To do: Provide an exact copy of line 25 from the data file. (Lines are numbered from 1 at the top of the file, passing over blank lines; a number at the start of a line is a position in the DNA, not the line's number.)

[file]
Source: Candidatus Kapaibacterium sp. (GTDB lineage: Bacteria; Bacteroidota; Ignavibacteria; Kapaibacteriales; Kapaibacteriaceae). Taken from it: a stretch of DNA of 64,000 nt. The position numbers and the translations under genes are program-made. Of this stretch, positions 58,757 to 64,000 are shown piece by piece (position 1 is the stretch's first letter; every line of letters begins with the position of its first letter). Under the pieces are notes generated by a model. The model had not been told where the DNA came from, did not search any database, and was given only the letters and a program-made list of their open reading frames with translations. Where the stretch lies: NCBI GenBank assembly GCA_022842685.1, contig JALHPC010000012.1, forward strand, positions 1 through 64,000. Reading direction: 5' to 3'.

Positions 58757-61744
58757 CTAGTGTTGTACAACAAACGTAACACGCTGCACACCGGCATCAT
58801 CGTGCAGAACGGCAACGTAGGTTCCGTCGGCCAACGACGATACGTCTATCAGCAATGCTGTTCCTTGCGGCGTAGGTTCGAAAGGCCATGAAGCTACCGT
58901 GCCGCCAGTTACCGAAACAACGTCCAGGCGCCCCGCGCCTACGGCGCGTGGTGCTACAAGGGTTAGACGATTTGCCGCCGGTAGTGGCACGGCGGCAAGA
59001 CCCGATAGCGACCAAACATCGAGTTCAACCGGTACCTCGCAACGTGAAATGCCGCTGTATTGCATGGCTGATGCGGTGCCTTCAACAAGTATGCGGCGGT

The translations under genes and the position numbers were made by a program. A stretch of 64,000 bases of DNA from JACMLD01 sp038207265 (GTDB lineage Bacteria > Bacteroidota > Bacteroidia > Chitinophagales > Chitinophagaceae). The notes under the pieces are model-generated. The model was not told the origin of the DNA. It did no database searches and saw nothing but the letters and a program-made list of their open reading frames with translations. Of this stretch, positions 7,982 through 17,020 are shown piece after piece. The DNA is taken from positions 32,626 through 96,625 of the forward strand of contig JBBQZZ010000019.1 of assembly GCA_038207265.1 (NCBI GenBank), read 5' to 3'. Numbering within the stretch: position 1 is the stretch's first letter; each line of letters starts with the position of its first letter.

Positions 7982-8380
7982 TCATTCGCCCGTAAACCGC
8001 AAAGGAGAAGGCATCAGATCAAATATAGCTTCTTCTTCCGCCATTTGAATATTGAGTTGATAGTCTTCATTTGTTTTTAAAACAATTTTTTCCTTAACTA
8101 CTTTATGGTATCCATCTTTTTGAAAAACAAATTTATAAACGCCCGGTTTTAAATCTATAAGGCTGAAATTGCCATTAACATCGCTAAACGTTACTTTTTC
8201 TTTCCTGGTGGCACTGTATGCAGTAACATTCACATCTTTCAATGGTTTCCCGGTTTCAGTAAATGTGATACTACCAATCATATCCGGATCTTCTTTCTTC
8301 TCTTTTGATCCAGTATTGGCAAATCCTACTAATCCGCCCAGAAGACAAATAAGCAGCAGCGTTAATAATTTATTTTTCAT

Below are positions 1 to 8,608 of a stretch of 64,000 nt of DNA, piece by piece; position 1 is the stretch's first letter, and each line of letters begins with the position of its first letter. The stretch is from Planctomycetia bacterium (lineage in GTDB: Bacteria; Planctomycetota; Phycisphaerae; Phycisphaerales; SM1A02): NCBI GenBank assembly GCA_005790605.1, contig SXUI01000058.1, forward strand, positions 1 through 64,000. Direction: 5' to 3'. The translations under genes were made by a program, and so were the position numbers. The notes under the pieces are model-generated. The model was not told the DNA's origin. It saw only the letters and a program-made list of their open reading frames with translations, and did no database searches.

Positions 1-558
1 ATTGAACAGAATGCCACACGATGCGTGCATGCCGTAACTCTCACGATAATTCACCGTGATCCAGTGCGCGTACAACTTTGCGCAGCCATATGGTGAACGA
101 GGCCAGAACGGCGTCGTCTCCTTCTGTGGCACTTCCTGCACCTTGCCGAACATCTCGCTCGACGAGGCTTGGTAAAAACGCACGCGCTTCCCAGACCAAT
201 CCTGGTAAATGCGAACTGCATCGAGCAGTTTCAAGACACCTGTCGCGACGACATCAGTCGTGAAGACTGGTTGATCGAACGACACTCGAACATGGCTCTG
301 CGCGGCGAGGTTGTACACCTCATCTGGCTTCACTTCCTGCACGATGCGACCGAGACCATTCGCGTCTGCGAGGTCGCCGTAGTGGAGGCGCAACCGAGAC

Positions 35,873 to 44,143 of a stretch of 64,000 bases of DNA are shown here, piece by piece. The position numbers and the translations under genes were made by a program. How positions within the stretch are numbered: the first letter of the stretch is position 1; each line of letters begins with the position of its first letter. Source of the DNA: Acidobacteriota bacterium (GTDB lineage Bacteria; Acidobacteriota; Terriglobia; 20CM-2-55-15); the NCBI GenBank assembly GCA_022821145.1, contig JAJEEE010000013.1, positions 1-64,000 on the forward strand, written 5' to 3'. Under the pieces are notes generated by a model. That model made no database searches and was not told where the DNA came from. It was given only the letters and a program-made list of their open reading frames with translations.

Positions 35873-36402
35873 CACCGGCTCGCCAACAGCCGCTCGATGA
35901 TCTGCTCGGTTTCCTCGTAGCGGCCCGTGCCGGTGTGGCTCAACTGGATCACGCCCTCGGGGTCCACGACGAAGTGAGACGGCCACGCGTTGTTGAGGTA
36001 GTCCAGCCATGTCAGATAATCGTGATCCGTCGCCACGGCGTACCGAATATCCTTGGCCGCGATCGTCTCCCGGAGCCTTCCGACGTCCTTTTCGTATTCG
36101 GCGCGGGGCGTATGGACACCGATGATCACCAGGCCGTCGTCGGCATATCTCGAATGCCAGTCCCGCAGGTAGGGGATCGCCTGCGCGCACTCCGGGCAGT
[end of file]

36101 GCGCGGGGCGTATGGACACCGATGATCACCAGGCCGTCGTCGGCATATCTCGAATGCCAGTCCCGCAGGTAGGGGATCGCCTGCGCGCACTCCGGGCAGT